Spirit of the Pack
NC State is located in the heart of Raleigh—the City of Oaks.
Juxtaposed with the endless expanses of red brick and the modern and classical lines of central campus are oak trees, many of which have been here for as long as the institution has existed. Rather than destroy the natural beauty as the university has expanded, efforts have been made whenever possible to incorporate the trees into the aesthetics of the campus.
Many years ago, the location that is now Wolf Village was a farm. During the designing of Wolf Village, three large, mature trees that were part of that farm were protected from construction. The trees became known as the “Oak Circle” and were qualified as Heritage Trees by NC State’s Heritage Tree Advisory Committee. The committee, appointed by Kevin MacNaughton (Associate Vice Chancellor for Facilities), is charged with identifying and protecting landmark trees that have developed historical or aesthetic value because of age, rarity, or association with an important event or person, or memorial significance to the university.
In 2015, it was determined that one of the Oak Circle trees was affected by root disease and would have to be removed for health and safety precautions. As the tree was considered a Heritage Tree, the university sought to honor it in some way. After the oak was uprooted, University Housing engaged local chainsaw artist Jerry Reid to find a meaningful manner of repurposing the wood.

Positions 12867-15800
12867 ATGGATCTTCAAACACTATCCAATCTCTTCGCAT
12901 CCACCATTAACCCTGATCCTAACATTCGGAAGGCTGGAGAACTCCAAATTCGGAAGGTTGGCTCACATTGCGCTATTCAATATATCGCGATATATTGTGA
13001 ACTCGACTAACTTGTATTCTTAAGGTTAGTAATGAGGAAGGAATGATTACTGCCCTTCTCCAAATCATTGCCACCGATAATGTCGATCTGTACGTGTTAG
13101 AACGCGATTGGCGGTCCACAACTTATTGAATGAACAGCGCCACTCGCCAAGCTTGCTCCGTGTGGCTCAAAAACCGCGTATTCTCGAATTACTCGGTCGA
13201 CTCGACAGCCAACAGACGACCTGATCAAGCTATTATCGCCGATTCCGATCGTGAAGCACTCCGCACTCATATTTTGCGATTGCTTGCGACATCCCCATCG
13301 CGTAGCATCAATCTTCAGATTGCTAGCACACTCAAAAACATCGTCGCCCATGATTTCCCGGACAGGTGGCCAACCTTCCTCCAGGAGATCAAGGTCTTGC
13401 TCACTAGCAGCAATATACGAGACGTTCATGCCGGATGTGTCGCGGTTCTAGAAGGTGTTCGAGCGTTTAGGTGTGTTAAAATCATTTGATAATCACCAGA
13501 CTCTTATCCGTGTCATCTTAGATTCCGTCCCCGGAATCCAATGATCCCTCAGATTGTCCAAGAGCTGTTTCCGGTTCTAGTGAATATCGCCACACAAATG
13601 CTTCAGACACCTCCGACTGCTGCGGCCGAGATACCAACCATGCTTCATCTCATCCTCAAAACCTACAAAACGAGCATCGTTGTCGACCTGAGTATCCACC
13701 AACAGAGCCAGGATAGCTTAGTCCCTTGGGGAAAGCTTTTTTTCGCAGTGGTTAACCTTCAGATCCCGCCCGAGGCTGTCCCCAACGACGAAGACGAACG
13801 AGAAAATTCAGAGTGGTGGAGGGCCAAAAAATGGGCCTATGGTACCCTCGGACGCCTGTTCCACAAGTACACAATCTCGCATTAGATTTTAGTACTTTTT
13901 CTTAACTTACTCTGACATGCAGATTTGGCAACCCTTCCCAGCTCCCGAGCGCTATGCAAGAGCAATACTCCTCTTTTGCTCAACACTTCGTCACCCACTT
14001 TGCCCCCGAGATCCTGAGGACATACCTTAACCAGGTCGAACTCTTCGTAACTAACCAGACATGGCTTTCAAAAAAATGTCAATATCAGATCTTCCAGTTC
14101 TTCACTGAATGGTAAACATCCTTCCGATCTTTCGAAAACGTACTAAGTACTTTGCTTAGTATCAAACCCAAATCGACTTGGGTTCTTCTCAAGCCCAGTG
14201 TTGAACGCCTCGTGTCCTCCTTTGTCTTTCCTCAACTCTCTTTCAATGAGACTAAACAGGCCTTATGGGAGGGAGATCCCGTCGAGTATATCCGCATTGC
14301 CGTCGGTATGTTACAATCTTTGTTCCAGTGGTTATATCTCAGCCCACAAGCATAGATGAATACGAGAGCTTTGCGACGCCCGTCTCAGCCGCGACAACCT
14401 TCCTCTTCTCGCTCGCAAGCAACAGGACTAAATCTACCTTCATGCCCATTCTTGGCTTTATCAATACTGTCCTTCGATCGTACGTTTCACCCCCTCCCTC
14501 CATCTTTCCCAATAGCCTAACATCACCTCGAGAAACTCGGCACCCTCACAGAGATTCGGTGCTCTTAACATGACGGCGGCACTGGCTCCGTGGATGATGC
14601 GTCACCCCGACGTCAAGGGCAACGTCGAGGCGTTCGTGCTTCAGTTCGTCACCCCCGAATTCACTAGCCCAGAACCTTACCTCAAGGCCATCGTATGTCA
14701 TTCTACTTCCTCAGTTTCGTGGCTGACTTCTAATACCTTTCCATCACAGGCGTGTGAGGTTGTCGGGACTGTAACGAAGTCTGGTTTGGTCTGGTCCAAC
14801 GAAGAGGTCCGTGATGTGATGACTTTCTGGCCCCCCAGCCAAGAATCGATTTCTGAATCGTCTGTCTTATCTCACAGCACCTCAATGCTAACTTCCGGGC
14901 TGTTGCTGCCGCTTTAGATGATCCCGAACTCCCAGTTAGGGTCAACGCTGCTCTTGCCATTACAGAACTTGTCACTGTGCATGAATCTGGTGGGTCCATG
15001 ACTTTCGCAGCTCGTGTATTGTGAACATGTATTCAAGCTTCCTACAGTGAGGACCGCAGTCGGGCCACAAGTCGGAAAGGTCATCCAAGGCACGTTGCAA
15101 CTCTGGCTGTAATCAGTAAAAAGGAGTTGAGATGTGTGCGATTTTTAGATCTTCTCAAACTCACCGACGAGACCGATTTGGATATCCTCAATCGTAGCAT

Over the course of four days in late April 2016, Reid, in conjunction with Randy Boni, an artist from Pennsylvania, transformed the wood into four sculptural wolves standing on an outcropping of rocks, using a variety of chainsaws. To provide more depth to the wolves, portions were skillfully burned to result in a texture that mimics a wolf’s coat. Eyes were created using glass. The wolves were formed from the trunk of the tree and from a large piece of limb.
The piece has been entitled Spirit of the Wolfpack and will eventually rest in the lobby of Gray Hall. The current piece of artwork in Gray Hall, a wolf designed by Jim Gallucci of Greensboro as part of the Red Wolf Ramble project in 2001-02, will be moved across the courtyard to the lobby of Red Hall.